The Swiss naturopathic Alfred Vogel recommended Sea Buckthorn in his book 'The Nature Doctor', for those who are suffering from constant infections, bleeding of the gums and mucous membranes.

As it promotes cell rejuvenation it makes an ideal ingredient in blends designed for malnourished or prematurely aging skin, wrinkles and dryness. Skin care products made of Sea Buckthorn are valued for their rejuvenating, restorative and anti-aging action.

 

CAUTION

The oil is a highly contentrated product and only a tiny amount will be sufficient. Generally add 2 to 5% in a blend or use neat (1 to 2 drops only) topically (over a small area) on a wound, burn, eczema ...

The oil is dark orange.  It will give the skin a sun-kissed glow that some might like.  If not this can easily be concealed by make-up or used only at night.  Expect your pillow to be stained,  fortunately not in a bad way. A hot wash will disolve all unwanted traces.

 

SUGGESTIONS FOR USE

Seabuckthorne is a wonderful oil and has rapid healing effect on the skin. Only very little is needed.  The oil is very rich and goes a long way.  Try it and you will be hooked.

We have put a few ideas for you to try at home.  These can be amended to suit tastes and needs.  We are always happy to give advise if needed.

These recipes are based on making 100 ml bottle of blend with an essential oil content of 1%

- Rejuvenating oil
This is packed with anti-oxidents and combine a range of oils specifically chosen to smooth out unwanted lines.  Neroli and frankincense are ideal for maintaining a young looking skin. Bergamot adds a hint of freshness and transform the blend into a deliciously fragrant moisturizer.

Rosehip - 24 %
borage - 20 %
camellia -25 %
argan - 25 %
seabuckthorne - 5%
neroli - 7 drops
frankincense - 13 drops
bergamot bf - 9 drops

- Sun oil
This blend is NOT to be used as sun screen. This will not protect the skin from UV rays but will bring a soothing and healing effect to a dry, sun-burnt skin.  Use after exposure to the sun or sun bed.

avocado - 30
sesame - 34
shea butter - 30
seabuckthorne -5

This will have to be melted before use as the shea will solidify in the bottle.  If this is not appealing try the following in a jar

Avocado - 10%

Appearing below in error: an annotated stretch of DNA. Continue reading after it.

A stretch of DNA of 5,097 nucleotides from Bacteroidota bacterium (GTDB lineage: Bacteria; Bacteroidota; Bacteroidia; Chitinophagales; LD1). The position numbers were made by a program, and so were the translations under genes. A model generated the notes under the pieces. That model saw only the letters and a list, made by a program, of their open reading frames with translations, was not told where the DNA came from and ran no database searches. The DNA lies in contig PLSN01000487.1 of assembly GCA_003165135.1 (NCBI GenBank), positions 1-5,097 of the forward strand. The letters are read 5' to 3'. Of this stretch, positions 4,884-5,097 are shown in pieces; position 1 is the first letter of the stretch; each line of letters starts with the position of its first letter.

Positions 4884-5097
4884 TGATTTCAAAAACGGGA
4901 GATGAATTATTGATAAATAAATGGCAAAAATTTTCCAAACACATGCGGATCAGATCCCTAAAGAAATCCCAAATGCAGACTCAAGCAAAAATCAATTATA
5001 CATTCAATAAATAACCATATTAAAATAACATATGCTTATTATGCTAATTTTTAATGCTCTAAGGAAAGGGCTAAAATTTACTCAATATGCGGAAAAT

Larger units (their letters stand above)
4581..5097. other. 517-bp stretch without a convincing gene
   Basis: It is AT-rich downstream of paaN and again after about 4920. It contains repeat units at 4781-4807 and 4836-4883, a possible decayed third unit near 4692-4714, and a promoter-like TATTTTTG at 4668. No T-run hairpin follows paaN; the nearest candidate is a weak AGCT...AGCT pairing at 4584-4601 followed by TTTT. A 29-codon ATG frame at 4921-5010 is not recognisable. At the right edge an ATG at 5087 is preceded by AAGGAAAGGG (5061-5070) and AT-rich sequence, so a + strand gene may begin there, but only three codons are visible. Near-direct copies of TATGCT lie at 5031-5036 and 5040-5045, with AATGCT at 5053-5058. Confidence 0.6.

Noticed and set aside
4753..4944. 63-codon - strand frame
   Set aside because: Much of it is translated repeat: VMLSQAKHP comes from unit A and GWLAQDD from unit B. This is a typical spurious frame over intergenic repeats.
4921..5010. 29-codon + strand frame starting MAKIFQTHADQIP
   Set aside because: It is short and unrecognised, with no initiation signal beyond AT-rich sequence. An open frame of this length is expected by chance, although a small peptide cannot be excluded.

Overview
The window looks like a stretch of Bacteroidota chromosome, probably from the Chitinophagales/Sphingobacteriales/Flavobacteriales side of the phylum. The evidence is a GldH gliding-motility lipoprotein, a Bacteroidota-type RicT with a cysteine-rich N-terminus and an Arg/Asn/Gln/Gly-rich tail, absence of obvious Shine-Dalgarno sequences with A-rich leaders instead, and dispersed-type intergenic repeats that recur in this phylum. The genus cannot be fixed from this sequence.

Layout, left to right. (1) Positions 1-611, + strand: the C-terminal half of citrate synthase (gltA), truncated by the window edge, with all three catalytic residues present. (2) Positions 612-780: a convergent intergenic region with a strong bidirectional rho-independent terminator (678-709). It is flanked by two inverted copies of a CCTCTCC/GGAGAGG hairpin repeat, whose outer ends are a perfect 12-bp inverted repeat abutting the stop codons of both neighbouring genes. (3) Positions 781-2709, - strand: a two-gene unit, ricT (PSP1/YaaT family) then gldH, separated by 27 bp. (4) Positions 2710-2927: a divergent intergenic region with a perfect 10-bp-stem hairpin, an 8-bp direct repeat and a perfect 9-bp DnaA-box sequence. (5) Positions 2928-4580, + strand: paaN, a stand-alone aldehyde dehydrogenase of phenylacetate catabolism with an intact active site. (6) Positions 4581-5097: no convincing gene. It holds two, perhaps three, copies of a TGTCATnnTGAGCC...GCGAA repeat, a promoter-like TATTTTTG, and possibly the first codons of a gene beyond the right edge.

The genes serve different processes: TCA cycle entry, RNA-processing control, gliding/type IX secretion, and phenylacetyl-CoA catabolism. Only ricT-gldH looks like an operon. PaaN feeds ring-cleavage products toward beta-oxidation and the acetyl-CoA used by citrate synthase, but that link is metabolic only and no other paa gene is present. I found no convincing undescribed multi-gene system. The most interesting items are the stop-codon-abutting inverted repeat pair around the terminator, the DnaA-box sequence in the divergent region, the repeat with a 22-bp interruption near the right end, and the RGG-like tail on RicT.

Shea Butter - 85%
Seabuckthorne - 5%

The nilotica shea butter that Materia Aromatica stock is naturally soft and creamy.  This will make a luxurious body butter to use after a shower and will be easy  and no fuss to apply.

- Acne
Jojoba - 40
Rosehip - 30
Argan - 24
Seabuckthorne - 5 
Helichrysum - 5 drops
German chamomile - 10 drops
Geranium - 10 drops
Lavender - 10 drops

- Eczema
Jooba - 24
shea butter - 50
Clendula - 20
Seabuckthorne - 5

Depending on the sensitivity of the skin, use as is or add 10 drops german chamomile.

- Rosaceae
Claims have been made that seabuckthorne kills the demodex mite and helps with reducing the symptoms of this unfortunate condition due to its anti-inflammatory properties.  Claims have been made to the contrary.  This has raised a lot of controversy.  We would say that it is worth a try as the feedback from our small sample of human 'guinea pigs' has demonstrated an amelioration of the condition of the skin.

The following blend combines oils suited to repair damaged skin, to reduce inflammation caused by broken capillaries, to deal with the demodex mites, should they be the cause of the condition. Apply 1 to 2 drops twice a day. Try for a few weeks.

It makes a great blend that can also be used as a nourishing night oil or rejuvenating oil. It will certainly look after your skin.

Rosehip - 44%
Camelia - 50%
Seabuckthorne - 5%
Tea tree - 10 drops
German Chamomile - 10 drops
Helichrysum - 5 drops
Lavender - 5 drops
 

References: The Nature Doctor by Alfred Vogel
Important therapeutic Uses of Sea Buckthron, Alam Zeb 2004


To orde Sea Buckthorne